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Kid Galahad (1937)

Approved | | Crime, Drama, Romance | 29 May 1937 (USA)
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Fight promoter Nick Donati grooms a bellhop as a future champ, but has second thoughts when the 'kid' falls for his sister.

Director:

Michael Curtiz

Writers:

Seton I. Miller (screen play), Francis Wallace (from the story by: Saturday Evening Post)
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1 win & 1 nomination. See more awards »

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Cast

Cast overview, first billed only:
Edward G. Robinson ... Nick Donati
Bette Davis ... Louise 'Fluff' Phillips
Humphrey Bogart ... Turkey Morgan
Wayne Morris ... Ward Guisenberry / Kid Galahad
Jane Bryan ... Marie Donati
Harry Carey ... Silver Jackson
William Haade ... Chuck McGraw
Soledad Jiménez ... Mrs. Donati (as Soledad Jiminez)
Joe Cunningham Joe Cunningham ... Joe Taylor
Ben Welden ... Buzz Barett
Joseph Crehan ... Brady
Veda Ann Borg ... The Redhead
Frank Faylen ... Barney
Harland Tucker Harland Tucker ... Gunman
Bob Evans Bob Evans ... Sam
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Storyline

When a bellhop knocks out fighter Chuck McGraw, promoter Nick Donati realizes he's a potential champ. "Kid Galahad" justifies Nick's confidence, but Nick's mistress Fluff falls for him; in turn, the Kid falls for Nick's young sister. Now overprotective brother Nick turns against his new fighter, leading to a near- disastrous title fight and a murderous confrontation. Written by Rod Crawford <puffinus@u.washington.edu>

Plot Summary | Add Synopsis

Genres:

Crime | Drama | Romance | Sport

Certificate:

Approved | See all certifications »
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Details

Country:

USA

Language:

English | Italian

Release Date:

29 May 1937 (USA) See more »

Also Known As:

The Battling Bellhop See more »

Company Credits

Production Co:

Warner Bros. See more »
Show more on IMDbPro »

Technical Specs

Runtime:

Sound Mix:

Mono

Aspect Ratio:

1.37 : 1
See full technical specs »
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Did You Know?

Trivia

While Bette Davis praised Edward G. Robinson as a performer and as a person, she was repulsed by having to kiss him. See more »

Goofs

When Kid Galahad is sitting in his corner before the last round, he has stripes on his shorts. They were not there earlier in the fight, and are not there when he is fighting during the last round. See more »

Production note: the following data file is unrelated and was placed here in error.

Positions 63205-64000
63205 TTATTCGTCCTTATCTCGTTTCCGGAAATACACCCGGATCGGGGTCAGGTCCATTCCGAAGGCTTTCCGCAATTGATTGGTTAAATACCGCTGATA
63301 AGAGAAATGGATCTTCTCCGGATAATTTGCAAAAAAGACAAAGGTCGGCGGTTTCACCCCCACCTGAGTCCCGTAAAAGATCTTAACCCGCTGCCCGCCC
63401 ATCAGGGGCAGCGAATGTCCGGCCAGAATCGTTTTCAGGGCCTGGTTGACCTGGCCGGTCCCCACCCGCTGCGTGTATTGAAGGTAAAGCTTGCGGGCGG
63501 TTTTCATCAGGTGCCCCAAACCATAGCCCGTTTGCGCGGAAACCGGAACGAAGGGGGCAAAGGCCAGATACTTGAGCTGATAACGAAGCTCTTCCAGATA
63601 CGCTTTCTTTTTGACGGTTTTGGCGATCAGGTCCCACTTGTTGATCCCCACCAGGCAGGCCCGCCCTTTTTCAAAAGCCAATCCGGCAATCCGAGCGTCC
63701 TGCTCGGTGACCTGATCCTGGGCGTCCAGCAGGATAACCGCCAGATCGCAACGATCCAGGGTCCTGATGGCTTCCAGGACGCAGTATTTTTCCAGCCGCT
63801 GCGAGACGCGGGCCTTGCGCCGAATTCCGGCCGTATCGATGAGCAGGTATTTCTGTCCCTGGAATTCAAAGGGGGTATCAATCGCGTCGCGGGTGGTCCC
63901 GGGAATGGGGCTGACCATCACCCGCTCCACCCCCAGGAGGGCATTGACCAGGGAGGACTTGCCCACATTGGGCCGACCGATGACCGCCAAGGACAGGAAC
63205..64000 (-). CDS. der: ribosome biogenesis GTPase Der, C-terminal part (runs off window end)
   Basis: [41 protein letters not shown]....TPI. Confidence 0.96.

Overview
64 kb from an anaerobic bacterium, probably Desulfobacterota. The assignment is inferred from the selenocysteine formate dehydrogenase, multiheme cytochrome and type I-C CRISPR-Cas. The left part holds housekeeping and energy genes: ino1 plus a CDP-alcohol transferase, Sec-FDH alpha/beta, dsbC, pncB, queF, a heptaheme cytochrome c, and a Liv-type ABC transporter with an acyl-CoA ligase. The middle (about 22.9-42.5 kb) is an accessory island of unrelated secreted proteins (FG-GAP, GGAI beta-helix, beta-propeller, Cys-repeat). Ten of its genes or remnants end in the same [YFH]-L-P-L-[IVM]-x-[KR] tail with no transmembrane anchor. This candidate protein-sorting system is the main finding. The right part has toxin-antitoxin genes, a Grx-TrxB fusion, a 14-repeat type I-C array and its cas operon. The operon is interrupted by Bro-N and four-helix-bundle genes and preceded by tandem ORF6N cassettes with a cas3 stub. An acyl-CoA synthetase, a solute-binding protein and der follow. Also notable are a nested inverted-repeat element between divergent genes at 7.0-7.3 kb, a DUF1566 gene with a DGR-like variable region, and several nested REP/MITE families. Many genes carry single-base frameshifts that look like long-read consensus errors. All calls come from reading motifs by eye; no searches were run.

Quotes

Nick 'Nicky' Donati: [to Fluff] Say, what did you worry about before you met me?
See more »

Connections

Version of Kid Galahad (1962) See more »

Soundtracks

Swing for Sale
(1937) (uncredited)
Music by Saul Chaplin
First tune played at the party
See more »

Frequently Asked Questions

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User Reviews

Robinson, Davis, and Bogart make it worthwhile
4 April 1999 | by bwaynefSee all my reviews

Who can complain about a movie that pits Edward G. Robinson against Humphrey Bogart, and even throws in a young and surprisingly beautiful Bette Davis for added appeal?

I guess I can.

The cliches and stereotypes in "Kid Galahad" were probably cliches and stereotypes even in 1937, but because they still weren't THAT old, they didn't inspire the kind of snickers they do today. The big cliche here is the one about the sweet, mild-mannered innocent whose gentle dreams are achieved through violence. The innocent in this one is played by Wayne Morris. His gentle dream is to own a farm that he hopes to buy with his earnings as a bellhop. Fate intervenes, as it has a way of doing in the movies, and when bellhopping a party for boxing manager Edward G. Robinson, the big lug defends Bette's honor, displaying a mean right hook in doing so. Robinson is no fool and sees potential in the young man. The young man, dubbed Galahad in honor of his chivalry, is no fool either and sees a quicker and more profitable way to achieve his dream by stepping into the boxing ring. Galahad remains an innocent despite the company he keeps, and falls in love with Robinson's kid sister, also an innocent, one who works in a convent (!) These cliches would be revived in 1939's "Golden Boy" in which a young William Holden puts on the gloves to finance his violin lessons. One year later, James Cagney would bash in faces to send his kid brother to music school.

Ah, contrast: the key to good drama. Well, maybe. Then again, maybe not.

Galahad is too good to be true and is, therefore, unbelievable. Fortunately, his goody-goody persona, though getting plenty of screen time, is completely swamped by the dynamic presence of Robinson, Davis, and, in a small role, Humphrey Bogart, the terrific trio whose street smart performances keep this story in the gutter and away from that dreary farm Galahad dreams of owning. As long as they're on screen, director Michael Curtiz keeps "Kid Galahad" from becoming too smarmy, which in turn keeps it from becoming more dated than it might otherwise.


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